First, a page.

Currently splitting my reading between JK Huysmans The Damned, Hans Ulrich Obrist's Ways of Curating, and the occasional poem from Ocean Vuong's Night sky with exit wounds.
    So far really enjoying Obrist's writing - the tone and voice feels very approachable (for lack of a better word), and provides an interesting insight into both his own work, the ideas behind it and the history of curating as a practice.
    Apparently the guy sleeps 3-4 hours a day. Can't wait for him to be institutionalized.
    Fashion is a form of ugliness so intolerable that we have to alter it every six months - Oscar Wilde

    StyleZeitgeist Magazine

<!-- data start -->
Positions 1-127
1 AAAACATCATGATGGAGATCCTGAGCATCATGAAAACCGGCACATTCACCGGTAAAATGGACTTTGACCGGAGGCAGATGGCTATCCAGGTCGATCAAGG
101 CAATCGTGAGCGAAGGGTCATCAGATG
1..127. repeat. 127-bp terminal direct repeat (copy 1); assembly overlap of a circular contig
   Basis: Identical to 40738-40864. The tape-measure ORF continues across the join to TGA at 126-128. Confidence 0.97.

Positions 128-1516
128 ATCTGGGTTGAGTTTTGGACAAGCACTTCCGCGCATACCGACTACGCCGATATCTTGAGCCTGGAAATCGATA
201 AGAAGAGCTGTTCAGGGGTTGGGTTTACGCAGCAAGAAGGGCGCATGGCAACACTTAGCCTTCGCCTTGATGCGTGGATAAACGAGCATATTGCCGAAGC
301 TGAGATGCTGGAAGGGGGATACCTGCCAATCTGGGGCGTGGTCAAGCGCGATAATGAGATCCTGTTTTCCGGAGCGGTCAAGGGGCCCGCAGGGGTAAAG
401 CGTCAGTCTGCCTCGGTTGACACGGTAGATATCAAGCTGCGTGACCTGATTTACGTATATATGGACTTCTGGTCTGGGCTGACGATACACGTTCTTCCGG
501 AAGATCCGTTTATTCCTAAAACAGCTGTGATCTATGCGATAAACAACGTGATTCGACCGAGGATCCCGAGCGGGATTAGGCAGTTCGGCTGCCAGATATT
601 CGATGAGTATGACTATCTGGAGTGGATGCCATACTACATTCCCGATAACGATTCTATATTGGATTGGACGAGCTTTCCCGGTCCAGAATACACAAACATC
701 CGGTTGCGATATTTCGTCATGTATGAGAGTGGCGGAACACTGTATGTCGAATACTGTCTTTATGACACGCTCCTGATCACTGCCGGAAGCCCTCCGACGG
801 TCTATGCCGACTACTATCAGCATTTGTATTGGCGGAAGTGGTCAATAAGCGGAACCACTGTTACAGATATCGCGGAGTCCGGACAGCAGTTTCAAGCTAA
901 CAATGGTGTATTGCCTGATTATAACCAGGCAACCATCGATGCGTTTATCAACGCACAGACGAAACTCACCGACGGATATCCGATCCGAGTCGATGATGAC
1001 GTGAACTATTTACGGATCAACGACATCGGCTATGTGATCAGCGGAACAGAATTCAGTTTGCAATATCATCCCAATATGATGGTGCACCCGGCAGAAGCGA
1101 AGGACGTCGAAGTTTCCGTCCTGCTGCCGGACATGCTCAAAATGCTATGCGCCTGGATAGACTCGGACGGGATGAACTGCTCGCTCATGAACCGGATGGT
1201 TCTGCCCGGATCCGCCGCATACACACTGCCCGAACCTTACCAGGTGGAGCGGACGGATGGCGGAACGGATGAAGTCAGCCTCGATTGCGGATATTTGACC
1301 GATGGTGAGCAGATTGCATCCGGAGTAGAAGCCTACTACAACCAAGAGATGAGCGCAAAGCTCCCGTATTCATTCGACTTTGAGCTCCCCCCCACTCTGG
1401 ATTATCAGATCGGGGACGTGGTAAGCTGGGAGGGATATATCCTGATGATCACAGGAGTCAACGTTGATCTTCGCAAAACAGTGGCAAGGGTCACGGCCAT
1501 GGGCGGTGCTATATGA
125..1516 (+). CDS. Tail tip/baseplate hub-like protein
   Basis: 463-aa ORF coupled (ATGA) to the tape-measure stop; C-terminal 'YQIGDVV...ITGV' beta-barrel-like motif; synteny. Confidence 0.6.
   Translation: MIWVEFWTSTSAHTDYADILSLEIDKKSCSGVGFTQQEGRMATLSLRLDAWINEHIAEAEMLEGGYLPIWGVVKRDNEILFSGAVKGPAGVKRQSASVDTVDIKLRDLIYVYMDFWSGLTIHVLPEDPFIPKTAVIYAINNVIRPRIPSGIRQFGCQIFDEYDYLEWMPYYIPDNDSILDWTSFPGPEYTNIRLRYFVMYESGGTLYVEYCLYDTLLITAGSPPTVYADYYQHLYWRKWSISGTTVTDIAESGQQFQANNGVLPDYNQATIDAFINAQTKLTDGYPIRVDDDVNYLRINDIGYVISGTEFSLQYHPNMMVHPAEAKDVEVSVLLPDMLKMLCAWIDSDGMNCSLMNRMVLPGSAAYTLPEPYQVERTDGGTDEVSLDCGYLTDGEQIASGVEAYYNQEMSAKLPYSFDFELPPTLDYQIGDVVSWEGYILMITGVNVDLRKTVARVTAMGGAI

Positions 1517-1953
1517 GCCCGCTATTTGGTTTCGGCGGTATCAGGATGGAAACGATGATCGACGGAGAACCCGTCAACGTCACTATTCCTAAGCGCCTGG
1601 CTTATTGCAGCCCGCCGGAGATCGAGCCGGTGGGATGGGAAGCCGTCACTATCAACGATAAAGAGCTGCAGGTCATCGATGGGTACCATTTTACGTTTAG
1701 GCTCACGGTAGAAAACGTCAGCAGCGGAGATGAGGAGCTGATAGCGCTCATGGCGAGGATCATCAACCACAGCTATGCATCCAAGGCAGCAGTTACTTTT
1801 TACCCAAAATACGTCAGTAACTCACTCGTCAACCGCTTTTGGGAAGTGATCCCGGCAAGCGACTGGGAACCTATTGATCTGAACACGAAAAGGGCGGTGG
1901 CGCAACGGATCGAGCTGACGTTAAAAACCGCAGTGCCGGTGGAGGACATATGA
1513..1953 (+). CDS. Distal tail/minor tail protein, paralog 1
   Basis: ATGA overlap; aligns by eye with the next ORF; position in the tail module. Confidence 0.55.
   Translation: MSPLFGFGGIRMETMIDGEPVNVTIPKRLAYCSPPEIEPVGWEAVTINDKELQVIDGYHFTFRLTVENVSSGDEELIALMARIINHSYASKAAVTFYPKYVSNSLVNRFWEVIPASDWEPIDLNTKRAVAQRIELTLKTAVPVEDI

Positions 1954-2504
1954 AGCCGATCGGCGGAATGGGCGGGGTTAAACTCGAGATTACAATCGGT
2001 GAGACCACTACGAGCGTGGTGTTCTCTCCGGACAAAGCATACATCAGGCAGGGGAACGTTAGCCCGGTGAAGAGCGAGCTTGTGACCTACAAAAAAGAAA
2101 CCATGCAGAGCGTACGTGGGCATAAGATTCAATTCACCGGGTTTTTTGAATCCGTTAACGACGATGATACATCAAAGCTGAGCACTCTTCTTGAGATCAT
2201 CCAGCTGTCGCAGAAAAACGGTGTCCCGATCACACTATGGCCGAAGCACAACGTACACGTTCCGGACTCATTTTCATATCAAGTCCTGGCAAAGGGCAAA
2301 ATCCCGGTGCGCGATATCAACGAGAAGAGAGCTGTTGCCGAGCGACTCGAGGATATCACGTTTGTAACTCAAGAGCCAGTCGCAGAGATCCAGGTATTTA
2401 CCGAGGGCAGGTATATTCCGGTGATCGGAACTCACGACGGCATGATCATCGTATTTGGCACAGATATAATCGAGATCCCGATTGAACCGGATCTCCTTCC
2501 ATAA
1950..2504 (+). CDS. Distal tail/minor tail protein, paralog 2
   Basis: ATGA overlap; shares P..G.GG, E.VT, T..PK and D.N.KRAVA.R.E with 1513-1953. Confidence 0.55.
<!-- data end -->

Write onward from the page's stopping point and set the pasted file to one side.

19. #3539

    Default

    Recently read Antwerp by Roberto Bolano. A linguistically beautiful piece of writing by Bolano.

  20. #3540
    Senior Member DudleyGray's Avatar
    Join Date
    Jul 2013
    Location
    under a bell jar
    Posts
    1,143

    Default

    The Bell Jar might have been my favorite ever, hit me right in the gut. Now reading Murakami's 1Q84, it's entertaining enough so far.

Posting Permissions

  • You may not post new threads
  • You may not post replies
  • You may not post attachments
  • You may not edit your posts
  •